Israel’s vows to investigate and change policy came in response to unprecedented condemnations from President Joe Biden, who said he was “outraged and heartbroken” over the deaths. In a call with Netanyahu on Thursday, he “made clear the need for Israel to announce and implement a series of specific, concrete, and measurable steps to address civilian harm, humanitarian suffering, and the safety of aid workers,” according to a readout. Biden, who has so far staunchly supported Israel’s war aims, also suggested his administration could rethink its policy on the conflict, which he said would “be determined by our assessment of Israel’s immediate action on these steps.” 

Adding onto the pressure are reports from world health officials saying Gaza is on the verge of a famine, along with increasing calls for Israel to do more to let in aid. The strike on the aid workers has exacerbated that crisis, as World Central Kitchen and Anera, another aid group, have suspended operations in Gaza out of fear for their workers’ safety. 

“We have been trying to wave a big red flag for weeks that there is a human network and a human infrastructure to the delivery of aid in a reliable, safe, organized way and if that falls apart, you can’t recreate that quickly,” Rebecca Abou-Chedid, a board member of Anera, told the Jewish Telegraphic Agency.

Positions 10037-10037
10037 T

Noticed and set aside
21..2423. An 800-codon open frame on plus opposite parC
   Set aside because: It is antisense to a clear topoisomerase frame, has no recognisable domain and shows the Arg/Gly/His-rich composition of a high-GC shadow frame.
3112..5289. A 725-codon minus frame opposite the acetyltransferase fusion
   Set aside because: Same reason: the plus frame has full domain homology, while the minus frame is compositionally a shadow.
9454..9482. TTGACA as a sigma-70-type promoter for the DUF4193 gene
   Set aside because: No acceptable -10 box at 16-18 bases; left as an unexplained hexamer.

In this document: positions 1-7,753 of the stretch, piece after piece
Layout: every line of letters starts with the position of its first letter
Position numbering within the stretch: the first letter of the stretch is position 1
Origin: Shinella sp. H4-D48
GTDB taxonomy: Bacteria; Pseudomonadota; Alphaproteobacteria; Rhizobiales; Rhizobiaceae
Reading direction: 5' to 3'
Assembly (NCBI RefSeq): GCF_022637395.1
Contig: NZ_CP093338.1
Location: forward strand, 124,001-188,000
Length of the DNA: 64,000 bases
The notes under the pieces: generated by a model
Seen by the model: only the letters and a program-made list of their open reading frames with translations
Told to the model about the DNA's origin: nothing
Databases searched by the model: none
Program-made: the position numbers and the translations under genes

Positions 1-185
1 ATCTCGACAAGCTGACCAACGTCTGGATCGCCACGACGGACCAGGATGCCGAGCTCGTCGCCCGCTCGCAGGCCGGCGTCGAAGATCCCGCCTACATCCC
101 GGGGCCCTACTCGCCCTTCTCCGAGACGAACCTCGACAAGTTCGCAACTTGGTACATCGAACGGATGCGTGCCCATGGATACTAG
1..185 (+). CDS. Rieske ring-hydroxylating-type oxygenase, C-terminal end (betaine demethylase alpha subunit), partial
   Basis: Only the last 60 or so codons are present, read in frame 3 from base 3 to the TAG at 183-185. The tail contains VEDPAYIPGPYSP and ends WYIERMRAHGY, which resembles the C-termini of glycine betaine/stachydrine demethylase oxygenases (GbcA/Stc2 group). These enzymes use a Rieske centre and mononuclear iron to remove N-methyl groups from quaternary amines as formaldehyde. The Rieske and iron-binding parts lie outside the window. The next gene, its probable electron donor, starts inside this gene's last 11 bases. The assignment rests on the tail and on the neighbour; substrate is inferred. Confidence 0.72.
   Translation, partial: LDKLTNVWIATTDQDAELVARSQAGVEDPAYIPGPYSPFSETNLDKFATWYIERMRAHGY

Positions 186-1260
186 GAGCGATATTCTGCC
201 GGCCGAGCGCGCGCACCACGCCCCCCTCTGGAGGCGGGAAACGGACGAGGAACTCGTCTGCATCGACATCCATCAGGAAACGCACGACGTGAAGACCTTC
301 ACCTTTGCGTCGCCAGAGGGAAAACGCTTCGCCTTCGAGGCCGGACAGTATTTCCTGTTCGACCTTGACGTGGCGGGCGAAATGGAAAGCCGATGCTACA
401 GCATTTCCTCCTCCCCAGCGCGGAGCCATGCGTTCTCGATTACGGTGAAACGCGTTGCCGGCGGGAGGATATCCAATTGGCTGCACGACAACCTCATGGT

She said quick fixes, such as air drops and a pier that the U.S. military is building on Gaza’s shore, were inadequate to meet the crisis. 

Added onto that, she said, were fears that the group’s staff would be killed. On March 8, Moussa Shawa, Anera’s logistics coordinator, was killed when a bomb hit a shelter Anera understood to be deconflicted, or understood to be safe from combat. His 6-year-old son, Karim, was injured in the blast and died 10 days later.

“For us in the U.S., it’s a ritual,” she said. “We wake up every day and ask, is everybody accounted for, is everybody safe? It’s a constant: Somebody’s phone ran out of power, so we can’t locate them — what does that mean?”

American Jewish groups that have supported Israel over the course of the war also mourned the deaths, and Abe Foxman, the former CEO of the Anti-Defamation League, said he expected Israel to become more engaged with humanitarian organizations following the strike.

“Israel will sound and act more proactive on the humanitarian front, and be more public about it,” he said.

Garber, who communicated with the IDF when he was administering USAID operations, said a more direct line of communication between humanitarian relief groups and the offensive command in Gaza was a no-brainer during a war.